Why Your Newborn May Be Gagging

Knowing What Is Normal and What Is Not

Newborn baby laying on blanket
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Newborns tend to be quite noisy, making a variety of sounds besides crying, like sneezing and hiccuping. Most of these noises are reactions to new sound disturbances around them and are healthy signs that their nervous system is functioning and maturing.

But, you may have also heard your newborn make a gagging or gurgling noise, and this can be understandably alarming. Besides just a normal clearing of his throat, there may be other reasons why your precious newborn is gagging, and it starts with some fluid left over in his lungs during pregnancy.

Why Newborns Gag or Gurgle

While a newborn baby is still inside her mother's uterus, her lungs are filled with fluid. Late in the pregnancy and before birth, fluid-secreting channels begin removing fluid from the baby's lungs, preparing her to take his first breath.

The passing of the baby through the mother's birth canal further helps to clear fluid from the lungs. This is because as the baby moves through the birth canal with contractions, his chest is being compressed, which leads to the fluid being squeezed out from the lungs. In addition, immediately following birth, a doctor suctions out the fluid to further clear the throat.

However, for some babies, the fluid remains in the lungs, sticking around for a few days after birth. This can cause the baby to cough, as she tries to clear the fluid herself. Then, when the baby coughs or gags, the fluid and mucus come up, collecting at the back of the throat. This may then lead to a gagging or gurgling sound. 

While your newborn gagging can be alarming, try to stay calm and allow your baby's natural reflexes to help clear the airways. If the gagging persists, call your doctor or go to the nearest emergency room.

Gagging During Feeding

If your baby is gagging during feedings, there may be an issue with the force of the flow of milk or formula. If bottle feeding, be sure to choose a slow-flow bottle and nipple. Pace the feeding and break the suction periodically to give your baby a "breather." If breastfeeding, your baby may need help dealing with forceful letdown or an abundant supply of breastmilk.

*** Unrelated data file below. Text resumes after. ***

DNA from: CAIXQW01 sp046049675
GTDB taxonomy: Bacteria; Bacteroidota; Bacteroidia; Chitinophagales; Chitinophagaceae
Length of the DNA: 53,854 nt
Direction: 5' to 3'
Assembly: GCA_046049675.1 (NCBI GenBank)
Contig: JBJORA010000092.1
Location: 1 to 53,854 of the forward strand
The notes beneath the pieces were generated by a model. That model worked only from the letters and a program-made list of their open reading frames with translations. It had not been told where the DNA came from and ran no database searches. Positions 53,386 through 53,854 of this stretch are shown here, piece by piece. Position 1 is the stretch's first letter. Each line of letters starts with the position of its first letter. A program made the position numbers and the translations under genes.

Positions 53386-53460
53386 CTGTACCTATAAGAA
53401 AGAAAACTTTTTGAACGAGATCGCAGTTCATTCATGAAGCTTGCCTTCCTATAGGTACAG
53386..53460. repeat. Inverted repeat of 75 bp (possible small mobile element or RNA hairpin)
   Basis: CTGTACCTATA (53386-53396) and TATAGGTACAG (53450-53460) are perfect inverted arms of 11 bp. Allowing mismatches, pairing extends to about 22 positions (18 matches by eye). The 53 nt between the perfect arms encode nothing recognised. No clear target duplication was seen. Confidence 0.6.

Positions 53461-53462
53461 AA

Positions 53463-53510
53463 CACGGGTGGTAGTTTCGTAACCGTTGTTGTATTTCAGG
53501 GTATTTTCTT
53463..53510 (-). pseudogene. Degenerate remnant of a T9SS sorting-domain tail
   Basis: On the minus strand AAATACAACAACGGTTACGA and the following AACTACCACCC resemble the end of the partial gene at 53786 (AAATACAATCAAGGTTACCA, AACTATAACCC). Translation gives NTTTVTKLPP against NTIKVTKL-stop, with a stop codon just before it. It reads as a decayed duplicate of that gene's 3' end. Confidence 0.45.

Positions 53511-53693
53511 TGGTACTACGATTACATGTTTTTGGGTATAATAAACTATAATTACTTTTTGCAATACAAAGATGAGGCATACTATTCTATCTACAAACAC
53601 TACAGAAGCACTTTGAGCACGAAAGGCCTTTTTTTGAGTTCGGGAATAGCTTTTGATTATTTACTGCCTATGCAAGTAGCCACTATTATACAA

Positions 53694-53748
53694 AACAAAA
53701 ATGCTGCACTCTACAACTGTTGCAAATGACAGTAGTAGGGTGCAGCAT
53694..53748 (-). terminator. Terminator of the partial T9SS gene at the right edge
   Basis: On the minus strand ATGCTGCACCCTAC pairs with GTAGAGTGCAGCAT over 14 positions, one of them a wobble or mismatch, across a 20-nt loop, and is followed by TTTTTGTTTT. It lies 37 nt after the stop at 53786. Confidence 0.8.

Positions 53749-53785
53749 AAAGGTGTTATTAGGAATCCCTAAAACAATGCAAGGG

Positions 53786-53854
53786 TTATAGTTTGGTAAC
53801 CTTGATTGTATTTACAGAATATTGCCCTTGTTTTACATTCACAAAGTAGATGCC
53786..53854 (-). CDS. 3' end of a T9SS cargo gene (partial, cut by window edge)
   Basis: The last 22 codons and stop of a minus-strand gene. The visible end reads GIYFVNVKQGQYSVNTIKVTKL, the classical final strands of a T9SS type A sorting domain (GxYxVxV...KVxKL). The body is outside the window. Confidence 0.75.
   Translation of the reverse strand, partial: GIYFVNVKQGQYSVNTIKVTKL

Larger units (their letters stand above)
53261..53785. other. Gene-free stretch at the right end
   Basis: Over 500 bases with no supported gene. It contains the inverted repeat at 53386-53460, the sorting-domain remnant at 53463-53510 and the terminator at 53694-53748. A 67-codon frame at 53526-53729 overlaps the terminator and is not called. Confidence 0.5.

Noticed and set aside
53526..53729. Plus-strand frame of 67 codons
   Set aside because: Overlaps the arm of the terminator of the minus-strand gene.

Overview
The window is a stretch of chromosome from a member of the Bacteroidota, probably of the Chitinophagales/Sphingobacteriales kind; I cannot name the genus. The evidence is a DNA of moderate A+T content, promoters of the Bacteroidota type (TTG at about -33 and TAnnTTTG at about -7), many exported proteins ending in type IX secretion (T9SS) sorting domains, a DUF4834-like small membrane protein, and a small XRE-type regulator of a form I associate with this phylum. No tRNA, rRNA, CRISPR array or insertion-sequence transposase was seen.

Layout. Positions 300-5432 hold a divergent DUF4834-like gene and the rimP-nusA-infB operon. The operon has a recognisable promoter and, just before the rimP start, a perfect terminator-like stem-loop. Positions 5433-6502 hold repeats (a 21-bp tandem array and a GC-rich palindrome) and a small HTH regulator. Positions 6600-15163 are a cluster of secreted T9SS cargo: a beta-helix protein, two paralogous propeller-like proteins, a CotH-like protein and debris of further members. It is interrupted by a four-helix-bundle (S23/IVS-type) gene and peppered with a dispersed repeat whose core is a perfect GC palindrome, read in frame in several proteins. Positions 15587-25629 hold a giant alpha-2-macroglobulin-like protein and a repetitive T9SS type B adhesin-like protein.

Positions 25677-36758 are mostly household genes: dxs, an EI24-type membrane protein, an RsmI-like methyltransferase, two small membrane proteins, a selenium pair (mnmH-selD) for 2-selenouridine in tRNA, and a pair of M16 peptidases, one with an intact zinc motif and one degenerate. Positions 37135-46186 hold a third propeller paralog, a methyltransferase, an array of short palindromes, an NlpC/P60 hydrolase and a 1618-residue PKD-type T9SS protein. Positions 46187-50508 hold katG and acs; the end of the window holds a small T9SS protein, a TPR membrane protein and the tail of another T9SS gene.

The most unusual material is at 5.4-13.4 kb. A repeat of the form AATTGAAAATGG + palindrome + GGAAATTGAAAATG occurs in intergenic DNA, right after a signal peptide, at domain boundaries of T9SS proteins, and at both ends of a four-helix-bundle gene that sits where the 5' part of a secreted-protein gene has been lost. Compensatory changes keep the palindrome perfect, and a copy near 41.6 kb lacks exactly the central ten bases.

In addition, your newborn may gurgle simply because of air passing through the saliva or from refluxed milk. This will go away as your newborn learns to swallow more frequently instead of letting the saliva build up. 

Fluid in the Lungs

For some newborns, not enough fluid is cleared from the lungs during labor and with the baby's own reflexes. In this instance, a newborn may have trouble breathing, as evidenced by rapid breaths (more than 60 breaths per minute).

The condition, known as transient tachypnea of the newborn (TTN) or wet lung disease, requires monitoring in the neonatal intensive care unit (NICU) in the hospital.

Treatment of TTN includes supplemental oxygen and sometimes continuous positive airway pressure (CPAP). Most newborns respond well to treatment, with breathing difficulties usually resolving within 24 to 72 hours.

A Word From Verywell

It is understandable to feel anxiety and even fear if your baby appears to be choking or in distress. Try to remain calm and assess the symptoms without jumping to conclusions.

However, if you think that your baby is acting abnormally or something is seriously wrong, don't wait; seek medical care immediately.

When to Call 911

If your baby experiences any of the following symptoms, call 911 or rush to your nearest emergency room:

  • Difficulty breathing
  • Ribs and chest pulling inward when inhaling
  • Soft or high-pitched sounds while inhaling
  • Inability to cry or make much sound
  • Weak, ineffective coughing
  • Bluish skin color (cyanosis)
  • Loss of consciousness

If your baby stops breathing, do not waste time racing through traffic or waiting for the paramedics to arrive. Call 911 and begin infant CPR. If you haven't been taught how to do this, find a CPR class near you.

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